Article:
Monday evening, I attended an event courtesy of the Castle Rock Writers. They host a "One Monday a Month" workshop on writing-related topics.
Multi-published author Pam McCutcheon spoke on Goal, Motivation, and Conflict. Debra Dixon developed this concept and published it in a workbook type format. If you are a writer of genre fiction, this book should be on your shelf.
Some writing craft books have a philosophical bent. Goal, Motivation and Conflict (GMC) is meant to be put into service. Pam writes fiction, but she also sits on the other side of the desk in her role as an editor for publishers. A lot of the problems she sees could be solved with GMC.
The bare bones premise is that each major character needs their own GMC:
Goal - what they want
Motivation - why they want it
Conflict - why they can't have it
They have an internal and an external GMC. The one is on more of an emotional level while the other is tangible.
Sound simple? Try dissecting your own story, and clearly stating each character's GMC. Don't worry - the book gives plenty of examples from movies you have most likely seen.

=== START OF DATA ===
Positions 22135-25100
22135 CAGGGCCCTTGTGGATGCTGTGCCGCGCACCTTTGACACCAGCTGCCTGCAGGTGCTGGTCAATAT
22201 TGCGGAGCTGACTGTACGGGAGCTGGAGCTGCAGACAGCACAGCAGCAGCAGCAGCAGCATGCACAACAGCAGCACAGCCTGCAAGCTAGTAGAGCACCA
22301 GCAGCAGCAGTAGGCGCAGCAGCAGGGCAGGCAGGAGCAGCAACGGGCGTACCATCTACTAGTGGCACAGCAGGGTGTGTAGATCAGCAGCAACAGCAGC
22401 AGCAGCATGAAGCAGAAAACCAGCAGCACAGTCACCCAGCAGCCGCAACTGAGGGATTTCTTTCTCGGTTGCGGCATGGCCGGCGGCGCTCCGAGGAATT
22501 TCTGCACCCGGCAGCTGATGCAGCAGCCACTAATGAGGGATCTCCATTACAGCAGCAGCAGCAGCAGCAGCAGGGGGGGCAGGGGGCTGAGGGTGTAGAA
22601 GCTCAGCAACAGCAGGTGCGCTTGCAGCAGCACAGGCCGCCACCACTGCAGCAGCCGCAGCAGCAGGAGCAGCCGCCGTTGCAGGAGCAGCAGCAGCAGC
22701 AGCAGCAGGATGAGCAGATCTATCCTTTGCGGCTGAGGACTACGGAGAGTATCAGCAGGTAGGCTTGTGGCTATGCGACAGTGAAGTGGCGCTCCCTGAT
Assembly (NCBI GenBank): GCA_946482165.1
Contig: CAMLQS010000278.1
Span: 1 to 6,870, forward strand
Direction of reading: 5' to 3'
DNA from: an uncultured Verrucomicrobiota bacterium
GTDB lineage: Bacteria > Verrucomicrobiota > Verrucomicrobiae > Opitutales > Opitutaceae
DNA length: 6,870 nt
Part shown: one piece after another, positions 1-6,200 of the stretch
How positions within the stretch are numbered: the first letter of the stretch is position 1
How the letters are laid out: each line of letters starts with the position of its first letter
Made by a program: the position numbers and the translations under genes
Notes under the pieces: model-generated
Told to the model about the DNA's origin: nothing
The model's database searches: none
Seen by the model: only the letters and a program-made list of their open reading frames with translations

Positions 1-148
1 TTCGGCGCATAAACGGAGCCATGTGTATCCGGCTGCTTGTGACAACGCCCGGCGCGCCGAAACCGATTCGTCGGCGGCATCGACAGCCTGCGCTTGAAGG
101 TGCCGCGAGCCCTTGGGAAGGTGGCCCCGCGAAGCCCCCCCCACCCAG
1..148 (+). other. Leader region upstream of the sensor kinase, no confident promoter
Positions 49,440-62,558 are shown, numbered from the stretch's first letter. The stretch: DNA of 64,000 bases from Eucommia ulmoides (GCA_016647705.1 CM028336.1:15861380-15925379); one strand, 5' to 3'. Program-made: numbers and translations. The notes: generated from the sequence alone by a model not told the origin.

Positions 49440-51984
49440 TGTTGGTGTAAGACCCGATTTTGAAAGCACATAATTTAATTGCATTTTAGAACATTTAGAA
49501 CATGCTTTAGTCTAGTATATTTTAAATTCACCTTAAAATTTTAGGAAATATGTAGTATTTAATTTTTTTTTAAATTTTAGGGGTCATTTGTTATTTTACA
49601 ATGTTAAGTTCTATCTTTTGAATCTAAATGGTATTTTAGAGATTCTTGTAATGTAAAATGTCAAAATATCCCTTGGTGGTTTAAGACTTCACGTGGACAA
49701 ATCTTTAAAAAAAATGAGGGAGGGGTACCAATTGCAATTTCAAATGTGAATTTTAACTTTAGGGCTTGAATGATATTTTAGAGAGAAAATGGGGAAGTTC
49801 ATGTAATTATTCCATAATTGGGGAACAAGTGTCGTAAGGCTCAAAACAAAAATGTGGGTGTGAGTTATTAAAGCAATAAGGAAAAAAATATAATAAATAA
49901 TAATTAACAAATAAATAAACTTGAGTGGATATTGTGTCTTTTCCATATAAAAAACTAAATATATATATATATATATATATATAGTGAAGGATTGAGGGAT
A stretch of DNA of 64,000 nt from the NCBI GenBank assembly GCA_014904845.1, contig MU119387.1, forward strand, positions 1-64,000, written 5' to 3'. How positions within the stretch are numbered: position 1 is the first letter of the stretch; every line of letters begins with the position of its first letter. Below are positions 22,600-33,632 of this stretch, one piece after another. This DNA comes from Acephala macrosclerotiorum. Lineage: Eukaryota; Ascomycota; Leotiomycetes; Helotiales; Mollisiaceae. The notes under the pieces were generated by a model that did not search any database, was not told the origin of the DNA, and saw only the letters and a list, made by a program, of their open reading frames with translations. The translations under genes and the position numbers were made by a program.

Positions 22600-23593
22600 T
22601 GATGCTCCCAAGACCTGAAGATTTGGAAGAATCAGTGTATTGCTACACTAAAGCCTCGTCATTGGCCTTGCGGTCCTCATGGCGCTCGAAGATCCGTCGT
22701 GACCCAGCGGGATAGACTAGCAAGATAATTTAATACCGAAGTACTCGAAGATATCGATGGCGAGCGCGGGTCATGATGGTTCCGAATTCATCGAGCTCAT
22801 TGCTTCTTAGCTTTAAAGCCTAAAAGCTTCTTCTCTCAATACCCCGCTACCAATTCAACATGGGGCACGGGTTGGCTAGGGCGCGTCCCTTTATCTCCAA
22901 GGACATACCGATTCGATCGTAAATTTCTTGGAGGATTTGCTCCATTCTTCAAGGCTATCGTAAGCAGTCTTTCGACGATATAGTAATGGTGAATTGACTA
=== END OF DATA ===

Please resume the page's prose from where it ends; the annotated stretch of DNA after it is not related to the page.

Pam emphasized that motivation is the greatest obstacle she sees to creating a good story. She gave the example of the heroine all alone in a spooky house, armed with nothing but a candle, who goes toward the banging sound in the attic. Pam called this the "too stupid to live" heroine. Make the reader believe her motivation by making her flee something worse behind her, that drives her toward the sound in the attic.
"You can make your reader believe anything," Pam said, "if your character has a strong enough motivation."
Pam also discussed the Dominant Impression phrase. This is an adjective + descriptive noun to sum up each major character. For example, Han Solo in Star Wars is a cocky smuggler.
I thought I was almost finished with my newest work-in-progress. I see now that I need to go back and tweak my major characters' GMC. Doing the exercise in class, I realized one character was where she needed to be, another could be strengthened, and the third had several missed opportunities for stronger motivation.
The photo has nothing to do with my blog topic. I thought you might enjoy seeing one of the ice sculptures on display in Cripple Creek last weekend. Despite the warm temperatures, the ice sculptures endured. See more photos in the slideshow below.
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